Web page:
1. A Guide for Hand Stitching

When I want to sew evenly spaced hand stitches, I machine-baste a line of stitches and use it as a guide. I set the stitch length the same as the hand stitch I plan to use. I pull the machine stitches a few at a time just before handsewing and follow the holes left behind. Or, I leave the stitches in place until I finish my handwork. The machine stitches work as a guide for different hand stitches, such as a blanket stitch, topstitch, or herringbone stitch. With this method, I always get perfectly spaced hand stitching.
—Janice Engle, Aurora, Illinois

2. Easy Tailor’s Tacks

I use an alternative version of tailor’s tacks that holds the threads in place more securely than traditional methods. After cutting each pattern piece, I use contrasting, unknotted, doubled thread in my hand needle and take a stitch through the pattern tissue and both layers of fabric. From the wrong side, I come back through the fabric and pattern and cut long thread tails. Next, I lift the pattern off the fabric, letting the tails slip through. Then I turn the fabric over. With a different color thread, I take a second stitch over each of the first in the same fashion from the wrong side, again leaving long tails. Pull the two fabric layers apart, and one set stays stitched to the top fabric layer, and the other set stays stitched to the bottom layer. The threads mark clear positions for my sewing that I can see from both sides.
—Laurie Wilcox, Palm Desert, California

3. Two Safety Pins Are Better Than One

When I pull elastic or cording through a casing, I use a safety pin to help guide it. If I’m too aggressive, however, the elastic or cord end at the starting point can get away from me and sneak into the casing. It is so difficult to “weave” backward that I usually have to start over. Now, I use a second safety pin to secure the elastic or cord tail to the casing. It holds securely, and I don’t ever have to worry about it accidentally sliding into the casing.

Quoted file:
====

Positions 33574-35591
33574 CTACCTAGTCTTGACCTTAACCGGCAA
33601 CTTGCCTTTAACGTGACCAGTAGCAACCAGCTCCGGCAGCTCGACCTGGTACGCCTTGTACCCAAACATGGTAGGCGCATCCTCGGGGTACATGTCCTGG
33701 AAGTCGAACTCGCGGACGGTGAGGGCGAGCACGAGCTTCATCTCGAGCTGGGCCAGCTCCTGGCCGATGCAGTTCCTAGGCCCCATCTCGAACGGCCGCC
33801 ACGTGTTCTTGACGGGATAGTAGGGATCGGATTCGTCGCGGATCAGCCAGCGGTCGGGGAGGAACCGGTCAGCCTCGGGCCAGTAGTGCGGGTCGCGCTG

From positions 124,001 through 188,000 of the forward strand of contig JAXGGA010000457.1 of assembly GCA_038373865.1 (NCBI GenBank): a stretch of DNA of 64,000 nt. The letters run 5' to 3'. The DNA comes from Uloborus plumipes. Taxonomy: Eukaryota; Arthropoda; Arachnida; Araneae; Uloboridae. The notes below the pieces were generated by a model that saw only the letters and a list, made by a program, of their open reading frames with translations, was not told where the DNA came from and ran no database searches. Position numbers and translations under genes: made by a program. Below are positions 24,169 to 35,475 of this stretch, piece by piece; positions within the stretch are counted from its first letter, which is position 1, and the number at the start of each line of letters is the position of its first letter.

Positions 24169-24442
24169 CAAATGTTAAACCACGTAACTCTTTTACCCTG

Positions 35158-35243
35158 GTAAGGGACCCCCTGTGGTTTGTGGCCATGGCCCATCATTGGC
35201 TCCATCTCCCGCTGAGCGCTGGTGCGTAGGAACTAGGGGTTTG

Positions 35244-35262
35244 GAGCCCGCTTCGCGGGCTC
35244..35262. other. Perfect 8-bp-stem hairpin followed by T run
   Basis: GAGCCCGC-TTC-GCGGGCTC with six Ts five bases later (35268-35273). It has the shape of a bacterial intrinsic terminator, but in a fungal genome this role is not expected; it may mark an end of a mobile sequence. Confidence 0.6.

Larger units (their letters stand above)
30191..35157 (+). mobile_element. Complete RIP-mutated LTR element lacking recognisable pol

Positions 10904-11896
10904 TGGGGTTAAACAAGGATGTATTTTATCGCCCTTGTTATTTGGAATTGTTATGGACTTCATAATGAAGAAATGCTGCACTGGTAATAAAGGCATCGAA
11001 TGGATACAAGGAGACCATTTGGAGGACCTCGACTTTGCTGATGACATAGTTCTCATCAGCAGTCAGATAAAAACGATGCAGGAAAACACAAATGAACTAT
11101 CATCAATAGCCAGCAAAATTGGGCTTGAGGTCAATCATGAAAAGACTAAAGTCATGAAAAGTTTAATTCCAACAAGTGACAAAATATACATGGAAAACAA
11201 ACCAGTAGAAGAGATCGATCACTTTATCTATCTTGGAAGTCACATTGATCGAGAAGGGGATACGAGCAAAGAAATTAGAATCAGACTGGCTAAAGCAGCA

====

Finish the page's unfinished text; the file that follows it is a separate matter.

—Betty Bolden, Bolton, Connecticut

4. Make a Button Shank From Thread

To use a flat button on thick fabric, make a button shank from thread. Begin by threading a needle with a double strand of thread; knot the thread ends. Take a stitch on the right side of the fabric, at the button placement mark. This hides the knot under the button. Take a stitch through the button as you typically would, but don’t pull the thread tight. Next, choose a spacer to ensure there is ample space between the fabric and the button. For thin fabrics, use a straight pin or toothpick. For thicker fabrics, use a heavy darning needle, bobby pin, chopstick, or thin pen. Insert the spacer under the button, between the holes, and then tug slightly on the sewing needle to tighten the thread and secure the spacer. Continue sewing the button in the usual fashion. When the button is sewn securely (with the needle on the wrong side of the fabric), remove the spacer and hold the button away from the fabric, keeping the stitches taut. Then, bring the needle up between the fabric and the button. Wind the thread around the stitches until you’ve created a sturdy shank. If you want to give it a more finished look, particularly when you’ve used a large spacer, make closely spaced blanket stitches around the threads instead of simply winding the thread around the shank. When you’ve finished, secure the thread close to the shank.
—Jennifer Lobb, Nanaimo, British Columbia, Canada

5. Extreme Makeovers

Shop resale or consignment stores for used men’s shirts. Cut off the collars, cuffs, and sleeves. Open the side seams, and press everything flat. Lay out a basic blouse pattern over the remaining shirt, taking advantage of existing button plackets, and sometimes even the hems. I usually make a scoop-neck blouse and adapt the neckline as necessary to make the best use of the original button placement. I cut short sleeves from the original sleeves and often have enough fabric left to cut a new self-facing for the neckline. Pockets can be repositioned. Depending on how the original shirt fits, keep the original shoulders and yoke, and just adapt the neck, sleeves, and length.
—Jane Swanson, Lucca, Italy

See more: https://www.threadsmagazine.com/2014/01/23/10-good-sewing-tips-and-tricks